So, Wendy tells me that April is National Poetry Month. Since I have little to blog about, aside from Lost, I will steal/copy/borrow/recycle an idea from Wendy's blog and share with you my favorite poem.
I found it in a High School English book from 1901 (seriously!) and just fell in love with it. It speaks to many of my favorite themes. I've tried to memorize it, but I always seem to forget a stanza. The last three were quoted by the minister at my Grandma Jean's memorial service.
A Psalm of Life, by Henry Wadsworth Longfellow
Tell me not in mournful numbers,
Life is but an empty dream!
For the soul is dead that slumbers,
And things are not what they seem.
Life is real! Life is earnest!
And the grave is not its goal;
Dust thou art, to dust returnest,
Was not spoken of the soul.
Not enjoyment, and not sorrow,
Is our destined end or way;
But to act, that each tomorrow
Find us farther than today.
Art is long and Time is fleeting,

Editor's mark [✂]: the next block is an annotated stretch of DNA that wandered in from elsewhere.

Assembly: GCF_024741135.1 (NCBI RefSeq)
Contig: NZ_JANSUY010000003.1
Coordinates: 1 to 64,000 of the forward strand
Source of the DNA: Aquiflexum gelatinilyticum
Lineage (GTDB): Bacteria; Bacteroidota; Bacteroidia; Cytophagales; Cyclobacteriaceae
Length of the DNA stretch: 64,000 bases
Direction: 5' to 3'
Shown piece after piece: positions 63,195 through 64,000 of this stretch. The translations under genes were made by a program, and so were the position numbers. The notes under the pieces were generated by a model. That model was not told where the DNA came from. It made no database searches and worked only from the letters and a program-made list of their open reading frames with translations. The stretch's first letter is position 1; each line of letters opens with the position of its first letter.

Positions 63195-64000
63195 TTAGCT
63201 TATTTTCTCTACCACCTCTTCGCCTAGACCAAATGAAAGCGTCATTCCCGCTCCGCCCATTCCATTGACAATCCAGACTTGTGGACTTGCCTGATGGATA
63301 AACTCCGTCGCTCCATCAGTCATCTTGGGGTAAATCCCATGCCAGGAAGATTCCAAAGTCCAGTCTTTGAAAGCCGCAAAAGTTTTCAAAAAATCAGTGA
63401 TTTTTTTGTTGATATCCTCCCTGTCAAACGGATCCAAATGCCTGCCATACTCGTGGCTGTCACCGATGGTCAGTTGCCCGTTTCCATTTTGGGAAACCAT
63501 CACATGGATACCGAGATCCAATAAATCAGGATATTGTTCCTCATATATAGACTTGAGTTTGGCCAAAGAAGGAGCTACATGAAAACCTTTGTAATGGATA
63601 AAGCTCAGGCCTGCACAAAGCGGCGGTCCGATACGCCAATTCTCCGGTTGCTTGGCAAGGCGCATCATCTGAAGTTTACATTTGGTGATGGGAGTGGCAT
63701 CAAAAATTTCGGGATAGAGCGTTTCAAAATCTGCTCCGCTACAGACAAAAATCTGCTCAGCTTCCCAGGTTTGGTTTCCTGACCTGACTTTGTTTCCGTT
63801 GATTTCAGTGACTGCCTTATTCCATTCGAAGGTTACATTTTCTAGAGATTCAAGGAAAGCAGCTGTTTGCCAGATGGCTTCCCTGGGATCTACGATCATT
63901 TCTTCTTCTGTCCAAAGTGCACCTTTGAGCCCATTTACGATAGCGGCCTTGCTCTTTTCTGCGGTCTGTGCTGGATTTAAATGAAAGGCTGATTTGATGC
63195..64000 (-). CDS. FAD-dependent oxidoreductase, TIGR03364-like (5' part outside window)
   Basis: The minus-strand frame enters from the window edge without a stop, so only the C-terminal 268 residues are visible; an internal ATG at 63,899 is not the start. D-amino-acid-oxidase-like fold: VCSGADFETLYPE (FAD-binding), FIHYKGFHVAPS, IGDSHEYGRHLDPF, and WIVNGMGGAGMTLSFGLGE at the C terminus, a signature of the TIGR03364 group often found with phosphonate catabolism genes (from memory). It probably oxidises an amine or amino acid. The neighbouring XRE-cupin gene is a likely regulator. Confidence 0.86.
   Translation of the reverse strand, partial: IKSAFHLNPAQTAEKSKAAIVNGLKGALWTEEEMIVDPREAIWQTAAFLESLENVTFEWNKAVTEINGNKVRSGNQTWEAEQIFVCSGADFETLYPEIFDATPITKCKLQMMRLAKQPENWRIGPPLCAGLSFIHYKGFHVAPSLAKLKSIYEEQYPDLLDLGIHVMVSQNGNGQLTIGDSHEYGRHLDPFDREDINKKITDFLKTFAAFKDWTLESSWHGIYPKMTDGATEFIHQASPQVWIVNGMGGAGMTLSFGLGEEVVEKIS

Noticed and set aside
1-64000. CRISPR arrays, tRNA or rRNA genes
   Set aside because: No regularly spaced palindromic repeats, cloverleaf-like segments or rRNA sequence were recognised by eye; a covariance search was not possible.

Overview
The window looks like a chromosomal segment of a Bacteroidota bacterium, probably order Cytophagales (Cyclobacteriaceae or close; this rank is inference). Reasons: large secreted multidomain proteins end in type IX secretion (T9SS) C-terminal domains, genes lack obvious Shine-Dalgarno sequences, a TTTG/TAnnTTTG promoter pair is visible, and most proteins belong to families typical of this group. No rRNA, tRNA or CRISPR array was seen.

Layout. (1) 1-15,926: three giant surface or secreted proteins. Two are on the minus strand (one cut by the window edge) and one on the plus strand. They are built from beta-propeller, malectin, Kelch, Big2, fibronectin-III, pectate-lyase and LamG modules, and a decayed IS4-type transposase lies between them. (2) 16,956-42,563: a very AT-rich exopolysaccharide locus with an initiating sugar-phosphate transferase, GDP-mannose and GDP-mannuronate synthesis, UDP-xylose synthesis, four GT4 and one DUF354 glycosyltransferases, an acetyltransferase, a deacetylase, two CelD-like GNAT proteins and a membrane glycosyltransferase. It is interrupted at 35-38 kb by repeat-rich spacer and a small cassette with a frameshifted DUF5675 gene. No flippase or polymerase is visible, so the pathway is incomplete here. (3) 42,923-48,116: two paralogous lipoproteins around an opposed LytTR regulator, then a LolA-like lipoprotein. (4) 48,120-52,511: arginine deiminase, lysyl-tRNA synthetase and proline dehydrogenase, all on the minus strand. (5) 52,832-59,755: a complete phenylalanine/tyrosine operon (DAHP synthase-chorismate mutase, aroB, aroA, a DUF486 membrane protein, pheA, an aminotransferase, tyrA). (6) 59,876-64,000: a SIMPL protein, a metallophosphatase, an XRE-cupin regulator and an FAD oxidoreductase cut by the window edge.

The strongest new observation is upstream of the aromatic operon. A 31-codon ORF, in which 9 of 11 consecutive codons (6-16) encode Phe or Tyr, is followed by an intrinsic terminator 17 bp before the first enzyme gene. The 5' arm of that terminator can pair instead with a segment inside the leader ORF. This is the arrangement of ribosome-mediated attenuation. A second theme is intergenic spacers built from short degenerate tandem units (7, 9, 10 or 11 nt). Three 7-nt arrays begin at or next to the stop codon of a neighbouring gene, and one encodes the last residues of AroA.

And out hearts, though stout and brave,
Still, like muffled drums are beating
Funeral marches to the grave.
In the world's broad field of battle,
In the bivouac of Life,
Be not like dumb, driven cattle!
Be a hero in the strife!
Trust no Future, howe'er pleasant!
let the dead Past bury its dead!
Act--act in the living Present!
Heart within and God o'rehead!
Lives of great men all remind us
We can make our lives sublime
And departing, leave behind us
Footprints in the sands of time;--
Footprints, that perhaps another,
Sailing o'er life's solemn main,
A forlorn and shipwrecked brother,
Seeing shall take heart again.
Let us, then, be up and doing,
With a heart for any fate;
Still achieving, still pursuing,
Learn to labor and to wait.